I love Klosterman’s writing and he was great at having a funny and intelligent conversation with 3oo people.  But he has just as much direct knowledge as all of us about the things he talked about. It was his understanding, his perception of our shared reality that people came from miles to ask him about and hear him share. He’s a guru in a very literal sense.

Like any true guru, he confirmed my faith in him. When someone asked him about Kanye’s album he gave a long and interesting description of Kanye as someone who is doing the same thing as everyone else in his field, just doing it parallel to them. He also said that he is obsessed with “Yeezus,” and noted that he is obsessed with the album in a way he hasn’t been obsessed with an album since The Hold Steady’s 2005 sophomore masterpiece,”Separation Sunday.”

Oh, wise one. How correct you are. If there was ever an album to get obsessed with, that was it.

Here’s the most fun (although maybe not the best) song off the album. Enjoy the weekend. Don’t let the cops find it in your socks.

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None of us are from here, we just live here: Happy Fourth


It’s the Fourth of July and I’m sitting on an early morning train that is passing through sunny New England hamlets and those verdant tunnels between them and I’m struck by the balls it took to carve those towns out of the wilderness. I’m also wondering whether we still have those collective balls, or if the comforts of the age have shrunken them like Maine ocean water.

But then I listened to James McMurtry’s “I’m Not From Here” and I think we might actually be just fine.

All the grim realities of native genocide and the slave trade aside (and I know putting those things aside is a real white guy thing to do, but bear with me), what makes America unique is the fact that we are all descended from a massive genetic experiment that rewarded risk-taking and survival. My Mom’s ancestors came over on some boat shortly after the Mayflower, which means they were fucking crazy. You know how long that trip was? How bad did England have to be?

They,  like all the immigrants that followed them, had to have had a crazy sense of adventure and a belief in themselves and their ability to mold their future, otherwise they would have never even  tried to make it here. And that’s still true today, whether it’s people sneaking across the Mexican border, African immigrants working for minimum wage, Indian doctors, or Chinese engineers. These people are not timid, and do not accept the status quo they were born into. They roll the dice. That is why we need them.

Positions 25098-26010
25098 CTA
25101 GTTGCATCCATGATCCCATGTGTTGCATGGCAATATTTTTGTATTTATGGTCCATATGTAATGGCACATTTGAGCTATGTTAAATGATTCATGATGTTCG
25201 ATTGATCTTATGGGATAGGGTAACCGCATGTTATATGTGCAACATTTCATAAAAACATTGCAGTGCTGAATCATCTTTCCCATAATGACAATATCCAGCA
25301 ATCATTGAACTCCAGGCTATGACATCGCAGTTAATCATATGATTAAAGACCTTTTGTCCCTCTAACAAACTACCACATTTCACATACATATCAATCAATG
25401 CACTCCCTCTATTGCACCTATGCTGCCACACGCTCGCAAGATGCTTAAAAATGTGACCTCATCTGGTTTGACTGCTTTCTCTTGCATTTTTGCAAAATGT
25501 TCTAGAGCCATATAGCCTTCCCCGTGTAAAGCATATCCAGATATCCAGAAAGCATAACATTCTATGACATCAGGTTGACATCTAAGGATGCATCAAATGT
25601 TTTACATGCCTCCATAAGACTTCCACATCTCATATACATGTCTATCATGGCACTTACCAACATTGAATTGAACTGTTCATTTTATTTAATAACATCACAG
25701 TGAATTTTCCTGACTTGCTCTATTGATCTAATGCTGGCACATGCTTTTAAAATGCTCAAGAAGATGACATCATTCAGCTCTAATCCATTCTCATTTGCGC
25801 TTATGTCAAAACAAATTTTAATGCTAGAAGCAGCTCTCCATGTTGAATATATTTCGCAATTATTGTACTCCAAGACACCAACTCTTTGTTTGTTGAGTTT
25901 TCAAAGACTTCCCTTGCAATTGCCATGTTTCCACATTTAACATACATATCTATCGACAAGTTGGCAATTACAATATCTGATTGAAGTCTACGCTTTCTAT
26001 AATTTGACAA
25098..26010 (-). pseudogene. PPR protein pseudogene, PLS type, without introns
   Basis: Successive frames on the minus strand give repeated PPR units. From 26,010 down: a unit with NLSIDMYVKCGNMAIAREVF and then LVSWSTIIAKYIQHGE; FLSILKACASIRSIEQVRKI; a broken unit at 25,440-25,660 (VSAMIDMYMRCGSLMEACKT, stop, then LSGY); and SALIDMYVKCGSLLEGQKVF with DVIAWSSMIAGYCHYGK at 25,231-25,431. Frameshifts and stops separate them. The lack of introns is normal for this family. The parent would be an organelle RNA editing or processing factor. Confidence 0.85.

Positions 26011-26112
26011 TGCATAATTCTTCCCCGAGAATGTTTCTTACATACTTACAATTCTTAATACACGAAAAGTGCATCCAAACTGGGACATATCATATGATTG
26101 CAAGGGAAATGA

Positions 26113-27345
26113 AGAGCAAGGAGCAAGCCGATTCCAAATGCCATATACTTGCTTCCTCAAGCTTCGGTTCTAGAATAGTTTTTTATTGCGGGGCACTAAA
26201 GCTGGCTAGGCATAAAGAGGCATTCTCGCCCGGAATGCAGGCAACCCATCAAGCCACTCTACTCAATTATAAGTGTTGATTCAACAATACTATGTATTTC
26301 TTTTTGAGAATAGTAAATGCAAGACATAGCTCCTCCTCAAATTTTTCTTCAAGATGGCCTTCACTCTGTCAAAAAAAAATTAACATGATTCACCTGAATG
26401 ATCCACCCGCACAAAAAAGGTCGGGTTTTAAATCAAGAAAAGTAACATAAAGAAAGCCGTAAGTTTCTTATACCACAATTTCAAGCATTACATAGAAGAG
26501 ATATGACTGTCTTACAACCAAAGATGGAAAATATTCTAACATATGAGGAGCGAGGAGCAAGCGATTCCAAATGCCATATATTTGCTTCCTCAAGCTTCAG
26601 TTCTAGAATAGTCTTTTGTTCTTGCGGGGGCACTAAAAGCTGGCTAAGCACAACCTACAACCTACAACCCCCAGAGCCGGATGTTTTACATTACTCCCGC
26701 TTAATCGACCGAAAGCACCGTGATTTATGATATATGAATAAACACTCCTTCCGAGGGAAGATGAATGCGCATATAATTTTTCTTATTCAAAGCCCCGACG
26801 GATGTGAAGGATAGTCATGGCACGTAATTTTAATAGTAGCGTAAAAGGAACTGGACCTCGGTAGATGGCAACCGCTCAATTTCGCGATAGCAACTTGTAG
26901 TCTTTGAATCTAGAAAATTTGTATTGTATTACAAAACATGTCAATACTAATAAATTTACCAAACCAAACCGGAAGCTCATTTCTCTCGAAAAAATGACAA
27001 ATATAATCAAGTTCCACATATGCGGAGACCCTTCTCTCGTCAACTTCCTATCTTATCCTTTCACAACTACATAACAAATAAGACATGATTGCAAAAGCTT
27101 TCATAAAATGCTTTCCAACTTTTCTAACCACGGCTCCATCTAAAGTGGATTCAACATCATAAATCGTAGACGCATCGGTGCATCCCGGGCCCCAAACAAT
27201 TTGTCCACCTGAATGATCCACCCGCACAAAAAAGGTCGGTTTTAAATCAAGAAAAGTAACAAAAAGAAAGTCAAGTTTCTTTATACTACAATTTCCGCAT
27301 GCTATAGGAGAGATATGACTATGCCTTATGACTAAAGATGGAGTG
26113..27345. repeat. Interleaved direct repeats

(Quick aside: slavery brought people here unwillingly, but those who survived the unimaginable middle passage and had children were survivors through and through, and must have had an unbelievable resiliency. So although their journey here was not by choice they enriched the tough, adventuring aspects of the gene pool as well.)

We were a people from somewhere else, and we were on a mission to create a new world according to our desires and our hopes. Many horrible things have been done in the name of that mission but there are some beautiful things as well. But what makes us unique is not the result of our attempts at creating new society, but the basis for those attempts. We are descended from survivors, risk-takers, adventurers, and yes, crazy religious fanatics.  There were not a few idealists pushing for change. The whole society desired something new.

It is in this light that I present James McMurtry’s “I’m Not From Here” on the Fourth of July. In 2009, Ron Rosenbaum proposed on that McMurtry’s “Choctow Bingo” should be the new national anthem, and while “Choctow Bingo” is a masterpiece of musical storytelling, it’s clear-eyed survey of the rural middle and lower classes isn’t appropriate for an anthem. An anthem should be about our best qualities, it should inspire us to be better. But it also shouldn’t be overly idealistic, sentimental, or hyperbolic.

“I’m Not From Here” reminds us of what is best about America, which is the drive toward a brighter future, a better spot to stop the wagons over the next ridge. McMurtry might be the best song writer alive not named Dylan or Cohen, and it’s a quote from his “Live in Aught Three” album that gives this website its name. He has written blistering protest songs and realist depictions of the heartland that are some of the best social commentary in any artistic field. In “I’m Not From Here” he celebrates the drive of any people (although it’s hard not to see these people as particularly American) to leave a world behind and go find another one. It’s universal and about the past, but it’s also about the present, about people who see farmland turned into parking lots and decide to move on. It’s about the locals who have “long since moved away.” It’s also about the nature of stagnation, that some people move to the next place, and then can’t really understand why other people are moving on again. It’s a celebration of people who create their own destinies by packing up and going. But it’s an ambivalent celebration at best, since he understands and acknowledges that the drive itself is the thing that is followed, that the end result doesn’t necessarily matter. He seems to wonder if the point is lost in this confusion of means and ends, of this drive that might not really have a useful function anymore in a settled country.